Satellites prepare for meteor storm

A mid-November meteor storm at its strongest since 1966 probably will not short-circuit telecommunications satellites, but many satellites will be reoriented just in case.

On November 17 and 18, the Earth's orbit around the Sun will carry us through the Leonid meteor shower, so named because it appears to come from the constellation Leo. Most years we pass through a lightly populated part of the 16-million-kilometre-wide shower which trails Comet Tempel-Tuttle, but this year we will plow through a dense section of particles, which sloughed off from the comet when it passed close to the Sun in February.

Meteors are sand-grain-sized particles, but because they travel so fast (up to 71 kilometres per second), when they collide with something an electrically charged plasma cloud is formed which could cripple a satellite by short circuiting it.

"That is the biggest concern for these missions, that a plasma cloud will be generated and that will cause some electrical disturbance," said Phil Liebrecht, associate director for networks and mission services at Goddard Space Flight Center, a NASA facility.

But the risk is small. In 1966, when Leonid last peaked, there were still several miles in between the sand-sized particles of the storm, according to Geoff Chester, public affairs officer at the US Naval Observatory.

Within an area of a couple of miles wide, the odds of a satellite being hit are the same as "the odds of a pea hitting something the size of the house," Chester said.

Those odds were good enough for PanAmSat, which this week launched a Pacific Ocean Region satellite from Kazakhstan, bringing its spacecraft fleet up to 18.

Not all satellites face the same risk, and PanAmSat apparently thought the risk did not warrant waiting. Low-earth-orbit (LEO) satellites, which rotate the earth in 90 or 100-minute cycles close to the earth, will be shielded by the earth for around half of the time, according to the Naval Observatory's Chester. Geo-stationary (GEO) satellites are too far from earth to use it as a shield and will be at risk the whole time, as will the handful of L1 heavy duty scientific satellites, which are farthest out of all, he said.

Risk models vary, but LEOs and GEOs probably face a risk on the order of a hundredth of a percent, according to NASA's Liebrecht. The risk to L1 satellites is estimated at between 1 and 5 per cent, he said.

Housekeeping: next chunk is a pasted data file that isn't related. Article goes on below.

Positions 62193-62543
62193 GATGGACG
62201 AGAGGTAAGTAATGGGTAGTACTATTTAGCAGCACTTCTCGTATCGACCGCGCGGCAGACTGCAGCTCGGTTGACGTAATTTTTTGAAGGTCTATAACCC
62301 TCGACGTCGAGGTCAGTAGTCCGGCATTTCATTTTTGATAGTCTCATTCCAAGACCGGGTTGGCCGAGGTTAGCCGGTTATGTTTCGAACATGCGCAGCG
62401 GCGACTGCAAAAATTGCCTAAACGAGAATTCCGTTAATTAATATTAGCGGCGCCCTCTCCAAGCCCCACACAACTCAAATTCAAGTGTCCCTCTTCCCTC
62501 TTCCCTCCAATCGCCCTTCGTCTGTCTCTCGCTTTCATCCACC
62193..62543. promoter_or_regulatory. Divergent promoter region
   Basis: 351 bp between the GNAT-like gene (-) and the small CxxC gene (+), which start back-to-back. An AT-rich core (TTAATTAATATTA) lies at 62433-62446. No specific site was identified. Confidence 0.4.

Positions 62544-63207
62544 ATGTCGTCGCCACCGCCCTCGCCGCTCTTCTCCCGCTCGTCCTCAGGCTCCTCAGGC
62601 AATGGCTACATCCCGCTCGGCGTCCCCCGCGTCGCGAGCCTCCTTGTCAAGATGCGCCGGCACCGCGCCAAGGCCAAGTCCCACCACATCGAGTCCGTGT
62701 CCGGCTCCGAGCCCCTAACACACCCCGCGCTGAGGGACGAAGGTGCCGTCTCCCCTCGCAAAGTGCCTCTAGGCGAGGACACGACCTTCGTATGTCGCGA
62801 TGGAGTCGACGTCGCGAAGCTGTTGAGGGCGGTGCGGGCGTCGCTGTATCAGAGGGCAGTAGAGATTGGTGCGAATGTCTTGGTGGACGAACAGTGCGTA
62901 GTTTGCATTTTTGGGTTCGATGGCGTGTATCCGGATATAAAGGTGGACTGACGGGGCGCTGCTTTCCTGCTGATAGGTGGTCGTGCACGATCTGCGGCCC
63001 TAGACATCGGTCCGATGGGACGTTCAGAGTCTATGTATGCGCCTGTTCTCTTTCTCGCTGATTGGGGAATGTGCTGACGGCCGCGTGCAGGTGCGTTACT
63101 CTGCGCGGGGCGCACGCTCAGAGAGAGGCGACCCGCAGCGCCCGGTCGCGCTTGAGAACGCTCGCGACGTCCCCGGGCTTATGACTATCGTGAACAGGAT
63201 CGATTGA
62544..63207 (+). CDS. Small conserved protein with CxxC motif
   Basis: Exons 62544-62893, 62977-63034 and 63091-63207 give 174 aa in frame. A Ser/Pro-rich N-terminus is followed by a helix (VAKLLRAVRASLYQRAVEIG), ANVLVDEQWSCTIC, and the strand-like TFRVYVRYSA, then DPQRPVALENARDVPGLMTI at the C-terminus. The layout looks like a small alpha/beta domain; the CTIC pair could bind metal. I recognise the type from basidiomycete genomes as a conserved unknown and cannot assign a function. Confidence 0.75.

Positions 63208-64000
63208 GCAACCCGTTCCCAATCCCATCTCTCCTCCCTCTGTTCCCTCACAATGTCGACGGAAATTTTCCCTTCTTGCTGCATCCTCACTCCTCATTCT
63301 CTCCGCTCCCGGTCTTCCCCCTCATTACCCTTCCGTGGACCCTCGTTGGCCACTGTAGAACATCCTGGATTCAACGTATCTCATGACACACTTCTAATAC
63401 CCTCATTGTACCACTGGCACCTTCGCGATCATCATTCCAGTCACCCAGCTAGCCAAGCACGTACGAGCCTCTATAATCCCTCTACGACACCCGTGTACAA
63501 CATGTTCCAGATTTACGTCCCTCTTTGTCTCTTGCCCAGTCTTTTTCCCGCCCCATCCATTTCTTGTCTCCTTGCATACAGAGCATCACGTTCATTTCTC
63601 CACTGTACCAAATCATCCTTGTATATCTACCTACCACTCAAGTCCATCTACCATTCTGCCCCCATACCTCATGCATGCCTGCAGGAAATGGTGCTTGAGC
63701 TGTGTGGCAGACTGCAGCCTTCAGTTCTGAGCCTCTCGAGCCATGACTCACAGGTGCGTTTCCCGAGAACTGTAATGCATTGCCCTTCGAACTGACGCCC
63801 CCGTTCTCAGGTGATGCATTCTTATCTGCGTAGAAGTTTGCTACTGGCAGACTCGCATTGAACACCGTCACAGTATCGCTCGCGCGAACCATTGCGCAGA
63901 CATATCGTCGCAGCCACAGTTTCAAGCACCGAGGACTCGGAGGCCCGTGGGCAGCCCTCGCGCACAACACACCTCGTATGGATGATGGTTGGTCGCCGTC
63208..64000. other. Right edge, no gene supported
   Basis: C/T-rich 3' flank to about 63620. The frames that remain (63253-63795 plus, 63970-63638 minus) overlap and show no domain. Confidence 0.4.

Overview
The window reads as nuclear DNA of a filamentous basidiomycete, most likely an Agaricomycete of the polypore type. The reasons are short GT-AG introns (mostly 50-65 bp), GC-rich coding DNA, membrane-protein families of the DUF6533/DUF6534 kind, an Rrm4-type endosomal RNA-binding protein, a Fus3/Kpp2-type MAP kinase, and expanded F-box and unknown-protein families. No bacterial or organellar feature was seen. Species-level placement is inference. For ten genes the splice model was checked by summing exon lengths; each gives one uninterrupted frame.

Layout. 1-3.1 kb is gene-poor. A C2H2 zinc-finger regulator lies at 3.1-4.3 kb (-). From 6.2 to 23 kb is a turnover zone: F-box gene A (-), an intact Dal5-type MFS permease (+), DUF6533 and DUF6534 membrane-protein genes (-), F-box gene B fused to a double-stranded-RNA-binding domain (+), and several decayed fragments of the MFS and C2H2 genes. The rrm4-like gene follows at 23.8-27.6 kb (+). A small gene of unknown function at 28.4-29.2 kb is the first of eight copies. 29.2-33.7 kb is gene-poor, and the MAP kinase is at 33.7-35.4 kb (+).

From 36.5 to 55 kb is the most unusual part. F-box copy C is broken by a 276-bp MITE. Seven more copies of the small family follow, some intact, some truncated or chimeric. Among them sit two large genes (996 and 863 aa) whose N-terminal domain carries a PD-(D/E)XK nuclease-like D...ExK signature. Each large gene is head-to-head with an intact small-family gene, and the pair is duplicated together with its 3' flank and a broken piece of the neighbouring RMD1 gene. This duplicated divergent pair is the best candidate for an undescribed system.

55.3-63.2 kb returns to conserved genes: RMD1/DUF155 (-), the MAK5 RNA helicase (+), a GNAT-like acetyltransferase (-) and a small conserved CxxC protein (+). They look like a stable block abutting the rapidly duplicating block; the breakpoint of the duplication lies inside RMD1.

In fact, LEOs are much more at risk, around the clock, of being hit by one of 8000 human-made objects larger than a soccer ball in orbit around them, including spent rocket boosters and trashbags from the Mir spacecraft, according to Chester.

"The probability is greater that a LEO will be incapacitated by a piece of space junk," Chester said.

Still, many commercial and scientific satellites will be rotated so that their vulnerable parts, including antennas and solar panels, are turned away from Leonid.

At NASA's Goddard Space Flight Center, 60 per cent of the 22 satellites will be reoriented so that the solar panels which power the satellite's batteries are on edge, minimising the surface that is exposed to the storm, Liebrecht said.

Loral Space & Communications Ltd., which has a fleet of 14 broadcast and communications satellites, will also turn solar panels on many of its satellites, according to a Loral spokesman. Loral has also reviewed its contingency plans for reestablishing service for its customers in case anything happens, he said.

"Typically I don't think anything is done annually on Leonid (but) the number of meteorites that's going to hit (this year) is roughly equivalent to that from a whole year," the spokesman said.

Realigning the satellites will not interrupt service for commercial customers. For scientists, however, realignment can extract a heavy toll. Science satellites gather data, and in most cases realignment will interrupt that function, Liebrecht of NASA said. Gaps in data are especially problematic when measurements are cumulative, and one NASA scientist decided that maintaining continuity of data was worth the risk. His satellite is a LEO and is therefore at the least risk of colliding with a meteor, but the majority of scientists chose to reorient, he said.

"Most of the missions, the scientists obviously want to maintain the instrument for the long term ... and so they definitely (opt) to lose the data for a few hours," Liebrecht said.

Though Leonid is unlikely to affect service for telecommunications customers, it may afford quite a show, especially for people in Asia/Pacific.

Users of radio and television may experience a boosting of these appliance's capabilities, according to Chester of the Naval Observatory. There may be enough meteors to affect radio waves and let people tune in TV and radio stations which are ordinarily outside of their range, he said.

More information about Leonid, including personal viewing strategies, can be found at,, or

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